Top 10 Films of 2019
The 92nd Academy Awards air on Sunday, February 9th. In the interest of celebrating the year’s best, I thought I’d publish my top 10. It was a good year at the movies, despite the mega productions and franchise titles struggling to connect (at least with me). But 2019 was a real triumph for lower and mid-budget films.
I’ll call out explicit spoilers along the way, but if you haven’t seen a movie on here, you might infer story details from my write-ups. Proceed at your own risk. Now, let’s get on with it!
With two features under his belt (this and 2018’s “Hereditary”), director Ari Aster has proven himself a master of horror. Following a tragedy, emotionally fraught Dani (the incredible Florence Pugh) tags along with her boyfriend, Christian (Jack Reynor in full-on ass mode), and his friends as they visit a commune in Sweden for their cultural anthropology studies. There, they attend a midsummer celebration, and that’s when things really go pear-shaped. Aster understands that horror is often at its best when it’s in service of something else. Here, trauma and grief with a pinch of relationship toxicity become a breeding ground for the truly demented and depraved. Aster is a wickedly confident filmmaker. He’s got the slow horror tracking shot down. “Hey audience, c’mon over here. I wanna show you something.” “Ya know, we’d rather not.” “Too bad, we’re going anyway!”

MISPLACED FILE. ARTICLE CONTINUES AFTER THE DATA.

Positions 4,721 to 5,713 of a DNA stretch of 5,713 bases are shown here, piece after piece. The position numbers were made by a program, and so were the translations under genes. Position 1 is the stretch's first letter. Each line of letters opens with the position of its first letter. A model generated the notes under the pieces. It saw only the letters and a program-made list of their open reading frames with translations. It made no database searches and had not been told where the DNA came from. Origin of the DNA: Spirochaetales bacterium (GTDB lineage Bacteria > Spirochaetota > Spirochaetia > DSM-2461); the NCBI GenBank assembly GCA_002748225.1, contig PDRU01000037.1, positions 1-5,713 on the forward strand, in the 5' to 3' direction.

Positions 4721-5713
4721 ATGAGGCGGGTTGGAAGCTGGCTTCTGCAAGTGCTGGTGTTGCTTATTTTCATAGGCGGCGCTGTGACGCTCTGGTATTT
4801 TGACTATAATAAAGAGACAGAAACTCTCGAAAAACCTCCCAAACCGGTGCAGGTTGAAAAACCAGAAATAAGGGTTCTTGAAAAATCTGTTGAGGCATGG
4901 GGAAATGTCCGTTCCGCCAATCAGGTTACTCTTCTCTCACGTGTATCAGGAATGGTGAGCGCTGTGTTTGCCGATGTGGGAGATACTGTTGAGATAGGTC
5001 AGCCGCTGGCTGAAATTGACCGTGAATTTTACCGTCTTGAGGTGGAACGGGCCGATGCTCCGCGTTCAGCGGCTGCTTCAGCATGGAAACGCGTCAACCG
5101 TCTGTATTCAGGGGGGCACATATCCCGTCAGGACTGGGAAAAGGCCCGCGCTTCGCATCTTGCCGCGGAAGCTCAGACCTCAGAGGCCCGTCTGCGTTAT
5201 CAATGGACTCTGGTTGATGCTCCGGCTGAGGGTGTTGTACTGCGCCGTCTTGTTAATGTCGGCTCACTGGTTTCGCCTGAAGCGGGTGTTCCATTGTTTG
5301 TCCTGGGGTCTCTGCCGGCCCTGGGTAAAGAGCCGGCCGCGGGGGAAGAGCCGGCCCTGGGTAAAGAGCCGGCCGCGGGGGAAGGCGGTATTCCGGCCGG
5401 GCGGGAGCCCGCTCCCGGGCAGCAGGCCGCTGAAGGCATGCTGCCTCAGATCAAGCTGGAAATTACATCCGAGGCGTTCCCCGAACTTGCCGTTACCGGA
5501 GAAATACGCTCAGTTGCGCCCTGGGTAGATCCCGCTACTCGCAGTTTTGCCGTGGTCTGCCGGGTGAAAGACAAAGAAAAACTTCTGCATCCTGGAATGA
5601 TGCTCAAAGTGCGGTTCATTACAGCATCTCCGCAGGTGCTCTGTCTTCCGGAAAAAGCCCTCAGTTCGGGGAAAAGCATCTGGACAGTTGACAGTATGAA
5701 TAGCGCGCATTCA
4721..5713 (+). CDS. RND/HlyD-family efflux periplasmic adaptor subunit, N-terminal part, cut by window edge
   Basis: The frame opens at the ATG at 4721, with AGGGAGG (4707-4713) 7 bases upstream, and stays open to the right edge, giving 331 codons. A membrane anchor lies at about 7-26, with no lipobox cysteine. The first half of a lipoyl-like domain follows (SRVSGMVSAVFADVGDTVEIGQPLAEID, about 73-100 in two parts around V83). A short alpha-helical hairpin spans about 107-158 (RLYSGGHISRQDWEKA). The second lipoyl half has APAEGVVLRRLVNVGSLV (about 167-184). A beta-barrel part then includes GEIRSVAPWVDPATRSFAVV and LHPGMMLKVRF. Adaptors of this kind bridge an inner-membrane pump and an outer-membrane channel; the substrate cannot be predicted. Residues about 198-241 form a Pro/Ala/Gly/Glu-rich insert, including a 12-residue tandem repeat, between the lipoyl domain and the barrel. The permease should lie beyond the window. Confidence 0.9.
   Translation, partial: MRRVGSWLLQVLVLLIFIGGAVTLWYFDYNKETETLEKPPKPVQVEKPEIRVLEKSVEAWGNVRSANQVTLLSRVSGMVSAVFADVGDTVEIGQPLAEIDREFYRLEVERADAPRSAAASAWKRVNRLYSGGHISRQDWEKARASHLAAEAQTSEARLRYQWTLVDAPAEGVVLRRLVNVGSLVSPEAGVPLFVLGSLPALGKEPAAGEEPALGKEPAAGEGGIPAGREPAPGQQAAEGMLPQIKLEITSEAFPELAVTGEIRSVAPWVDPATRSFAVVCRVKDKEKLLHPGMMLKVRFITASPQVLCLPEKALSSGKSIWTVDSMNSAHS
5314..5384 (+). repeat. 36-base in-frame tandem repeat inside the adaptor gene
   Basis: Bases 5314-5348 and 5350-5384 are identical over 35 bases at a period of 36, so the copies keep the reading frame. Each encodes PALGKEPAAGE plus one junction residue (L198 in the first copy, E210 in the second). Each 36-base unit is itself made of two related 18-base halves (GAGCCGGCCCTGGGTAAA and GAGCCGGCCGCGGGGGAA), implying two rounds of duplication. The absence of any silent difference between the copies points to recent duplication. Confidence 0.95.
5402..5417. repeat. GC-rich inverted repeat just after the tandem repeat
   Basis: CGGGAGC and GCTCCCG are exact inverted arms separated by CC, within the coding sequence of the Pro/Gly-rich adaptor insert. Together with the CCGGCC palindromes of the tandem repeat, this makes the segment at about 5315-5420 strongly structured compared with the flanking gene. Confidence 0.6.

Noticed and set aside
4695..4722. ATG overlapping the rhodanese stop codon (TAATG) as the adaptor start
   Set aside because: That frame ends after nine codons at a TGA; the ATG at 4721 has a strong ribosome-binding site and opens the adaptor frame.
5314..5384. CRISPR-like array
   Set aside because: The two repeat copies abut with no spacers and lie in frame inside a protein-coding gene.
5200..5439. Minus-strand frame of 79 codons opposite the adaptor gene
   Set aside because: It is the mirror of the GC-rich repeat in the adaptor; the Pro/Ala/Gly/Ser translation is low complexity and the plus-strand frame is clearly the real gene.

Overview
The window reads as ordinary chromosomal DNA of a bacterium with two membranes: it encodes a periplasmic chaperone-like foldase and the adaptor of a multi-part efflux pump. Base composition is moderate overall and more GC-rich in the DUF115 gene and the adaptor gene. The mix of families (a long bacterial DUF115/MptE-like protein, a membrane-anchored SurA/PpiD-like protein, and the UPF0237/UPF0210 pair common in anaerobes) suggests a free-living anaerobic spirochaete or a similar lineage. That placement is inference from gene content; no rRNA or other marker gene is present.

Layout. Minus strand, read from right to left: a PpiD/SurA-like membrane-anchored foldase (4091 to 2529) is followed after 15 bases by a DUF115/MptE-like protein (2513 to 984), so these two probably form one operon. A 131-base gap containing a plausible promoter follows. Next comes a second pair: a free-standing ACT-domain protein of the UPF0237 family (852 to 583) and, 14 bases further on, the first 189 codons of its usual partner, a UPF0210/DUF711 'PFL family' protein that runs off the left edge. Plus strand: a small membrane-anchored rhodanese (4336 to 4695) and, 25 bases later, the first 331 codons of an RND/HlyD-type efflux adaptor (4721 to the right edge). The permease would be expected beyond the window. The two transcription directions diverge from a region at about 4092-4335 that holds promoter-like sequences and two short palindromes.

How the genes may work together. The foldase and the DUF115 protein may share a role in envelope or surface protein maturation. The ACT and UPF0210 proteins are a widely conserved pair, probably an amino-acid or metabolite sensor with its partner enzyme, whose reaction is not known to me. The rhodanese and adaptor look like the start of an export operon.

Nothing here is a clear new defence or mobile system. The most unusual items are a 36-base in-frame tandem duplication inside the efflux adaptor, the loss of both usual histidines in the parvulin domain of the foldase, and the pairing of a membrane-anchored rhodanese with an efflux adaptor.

Balancing broad comedy with poetic passages, “Booksmart” is a great feature debut from director Olivia Wilde. Amy (Kaitlyn Dever) and Molly (Beanie Feldstein) are high school seniors. They pride themselves on how hard they study, but when they discover their classmates had a good time and are still getting into top universities, they fear a lost opportunity. Molly is committed to attending the last big bash of the year and cutting loose. Like a lot of performers-turned-directors, Wilde has a real talent for working with actors, and Dever and Feldstein are dynamite leads. There’s an immediate chemistry between them, as Amy picks Molly up for the last day of school and they do a charmingly awkward dance. The film boasts some striking visuals – an argument lit by cellphones and an underwater revelation. Wilde and her team also put together an outstanding soundtrack that circumvents familiar (read: overplayed) needle drops.